6 Facts about Christopher Columbus’ Expedition to the New World from an Environmental Engineer’s Perspective
In recent years, there has been a lot of controversy surrounding Columbus, particularly for his treatment of the native peoples he found in the new land. In fact, many Americans support either changing the Columbus Day holiday to Indigenous People’s Day as the City of Berkeley, California did in 1992, or of abolishing the holiday altogether. Rather than discuss the value, or lack thereof, of Columbus and his voyages, we are examining six interesting facts about Columbus — from an environmental engineer’s point of view:
- Portugal, England, and France all refused to fund Columbus’ voyage because they thought he was a fool. They all believed that the Earth was far larger than he had calculated – and they were right. His calculations were not only consistently faulty, they were also based on an incorrect measure for a mile. Clearly, Columbus would have been an extremely unsuccessful engineer.
Finally finding a country to fund his dubious plan, Christopher Columbus and about 120 crew members set sail from Palos, Spain on August 3, 1492. His expedition sailed in search of a direct water route to China, India, and Asia — and the valuable spices they held. They spotted land on October 11, 1492, and on October 12, 1492, Columbus and his crew landed on what is likely Watling Island in the Bahamas. Columbus thought he had landed on India, and named the land the Indies. Later that same year, Columbus sighted Cuba, which he mistook for China, and Hispaniola, which Columbus mistook for Japan. In actuality, Columbus and his crew were over 8,000 miles away from their intended target, offering further proof that his calculation skills were less than exemplary. In fact, Columbus died maintaining that he had found a new passage to India. To stubbornly justify his position, he proposed that the Earth was pear-shaped, making him the laughing stock of Europe.
- Crews drank mostly wine during their voyage. Both wine and fresh water were stored aboard the ships in wooden casks. Water stagnates very quickly, which is why modern day water storage tanks employ design and technologies that avoid excessive water age. However, in the time of Columbus, the only option was to drink wine and beer. Wine was the drink of choice on Columbus’ ships, and not just because the water was stagnated: the alcohol also killed many disease-causing pathogens. And while Columbus and his crew didn’t understand the science, what they did understand was that water made them sick, whereas wine didn’t.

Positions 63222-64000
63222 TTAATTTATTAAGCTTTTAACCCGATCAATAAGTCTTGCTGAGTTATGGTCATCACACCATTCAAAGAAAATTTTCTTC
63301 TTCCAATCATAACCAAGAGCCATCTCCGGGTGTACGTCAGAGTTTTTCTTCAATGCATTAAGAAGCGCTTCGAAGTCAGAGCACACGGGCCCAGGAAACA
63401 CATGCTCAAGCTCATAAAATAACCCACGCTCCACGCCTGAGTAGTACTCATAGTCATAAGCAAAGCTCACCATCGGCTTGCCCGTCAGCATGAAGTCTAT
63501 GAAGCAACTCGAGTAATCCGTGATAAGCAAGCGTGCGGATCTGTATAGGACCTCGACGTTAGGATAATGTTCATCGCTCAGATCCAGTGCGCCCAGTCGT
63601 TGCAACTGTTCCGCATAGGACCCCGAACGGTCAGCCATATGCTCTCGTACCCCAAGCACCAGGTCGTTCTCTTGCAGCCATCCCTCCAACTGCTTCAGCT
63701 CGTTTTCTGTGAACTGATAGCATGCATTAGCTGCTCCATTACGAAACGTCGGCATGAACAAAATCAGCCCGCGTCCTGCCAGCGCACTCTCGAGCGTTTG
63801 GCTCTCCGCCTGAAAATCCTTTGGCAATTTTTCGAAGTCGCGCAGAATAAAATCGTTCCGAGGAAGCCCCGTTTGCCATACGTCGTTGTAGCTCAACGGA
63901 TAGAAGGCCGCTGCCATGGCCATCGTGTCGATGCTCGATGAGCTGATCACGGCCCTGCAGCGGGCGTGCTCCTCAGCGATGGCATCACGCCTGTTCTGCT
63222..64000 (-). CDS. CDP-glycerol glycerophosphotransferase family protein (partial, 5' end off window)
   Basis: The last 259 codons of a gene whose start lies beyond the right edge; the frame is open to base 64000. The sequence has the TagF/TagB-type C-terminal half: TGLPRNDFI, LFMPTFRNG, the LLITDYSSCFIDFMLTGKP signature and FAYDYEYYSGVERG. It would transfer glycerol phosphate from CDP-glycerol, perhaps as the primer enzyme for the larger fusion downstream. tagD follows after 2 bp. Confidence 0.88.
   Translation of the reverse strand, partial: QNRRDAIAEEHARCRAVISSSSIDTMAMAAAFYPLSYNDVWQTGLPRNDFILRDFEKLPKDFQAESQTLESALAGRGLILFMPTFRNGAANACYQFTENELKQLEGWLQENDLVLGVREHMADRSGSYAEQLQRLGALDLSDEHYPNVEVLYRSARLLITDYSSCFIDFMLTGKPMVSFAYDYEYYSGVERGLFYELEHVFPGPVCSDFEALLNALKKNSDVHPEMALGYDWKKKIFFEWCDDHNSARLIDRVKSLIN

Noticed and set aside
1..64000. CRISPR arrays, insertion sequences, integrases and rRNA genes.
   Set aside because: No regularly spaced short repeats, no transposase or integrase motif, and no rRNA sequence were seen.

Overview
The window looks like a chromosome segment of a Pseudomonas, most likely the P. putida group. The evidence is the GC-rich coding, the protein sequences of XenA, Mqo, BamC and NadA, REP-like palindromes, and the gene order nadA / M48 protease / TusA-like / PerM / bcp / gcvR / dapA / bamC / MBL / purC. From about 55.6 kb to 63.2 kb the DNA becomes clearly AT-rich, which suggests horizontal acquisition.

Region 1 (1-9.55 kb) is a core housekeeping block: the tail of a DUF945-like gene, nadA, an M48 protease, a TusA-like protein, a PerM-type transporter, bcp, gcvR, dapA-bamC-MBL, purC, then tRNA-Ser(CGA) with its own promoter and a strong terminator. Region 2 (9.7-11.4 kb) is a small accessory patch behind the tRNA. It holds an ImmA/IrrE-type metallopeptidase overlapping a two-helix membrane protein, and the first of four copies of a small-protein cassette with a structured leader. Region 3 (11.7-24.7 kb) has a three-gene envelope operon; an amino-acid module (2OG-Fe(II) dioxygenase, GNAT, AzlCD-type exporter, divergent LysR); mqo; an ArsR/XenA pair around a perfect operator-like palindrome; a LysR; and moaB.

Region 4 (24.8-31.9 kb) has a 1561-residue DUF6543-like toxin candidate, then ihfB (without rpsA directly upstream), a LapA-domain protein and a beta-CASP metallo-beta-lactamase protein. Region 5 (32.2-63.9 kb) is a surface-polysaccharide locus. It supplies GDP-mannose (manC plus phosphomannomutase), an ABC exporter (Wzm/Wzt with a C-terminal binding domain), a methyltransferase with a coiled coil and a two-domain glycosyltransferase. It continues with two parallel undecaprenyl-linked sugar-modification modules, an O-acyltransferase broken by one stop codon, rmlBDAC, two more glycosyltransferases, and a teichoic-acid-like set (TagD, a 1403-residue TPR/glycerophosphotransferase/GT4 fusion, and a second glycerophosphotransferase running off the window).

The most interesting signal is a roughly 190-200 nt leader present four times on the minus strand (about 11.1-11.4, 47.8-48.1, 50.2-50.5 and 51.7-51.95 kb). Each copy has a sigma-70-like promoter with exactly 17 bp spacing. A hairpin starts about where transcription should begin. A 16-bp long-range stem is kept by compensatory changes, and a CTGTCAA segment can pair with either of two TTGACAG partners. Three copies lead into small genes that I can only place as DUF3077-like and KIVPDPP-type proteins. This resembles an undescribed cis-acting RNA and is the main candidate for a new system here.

During the 43-day long voyage, chamber pots were used and emptied overboard, people wore the same set of clothes they set sail in, and fleas and rats ran rampant. Needless to say, sanitation was a huge issue, and every single person—including Columbus—had lice. People of the time didn’t understand the importance of hygiene in the prevention of disease. Today, things are much different. Even our wastewater is so highly treated that it is actually potable.
- Once again lacking any type of environmental knowledge, Columbus and his men wreaked havoc on the island’s natural ecosystem. He and his crew introduced wheat, olives, oranges and lemons, sugar cane, pomegranates, cucumbers, lettuce, dates, melons, and grapes to the area, and these new species spread like wildfire, overwhelming the native plants that had previously been there for literally hundreds of thousands of years.
- To end on a positive note, Columbus introduced technology to the new world. Prior to Columbus’ arrival, America remained largely unchanged for thousands of years. The indigenous people were primarily nomadic hunters and gatherers who often engaged in wars with one another. While there remains a very heated controversy over treatment of Native Americans, there is a silver lining: Columbus did bring technologies and innovations of people such as Aristotle, Newton, and Galileo to the new world, making America what it is today.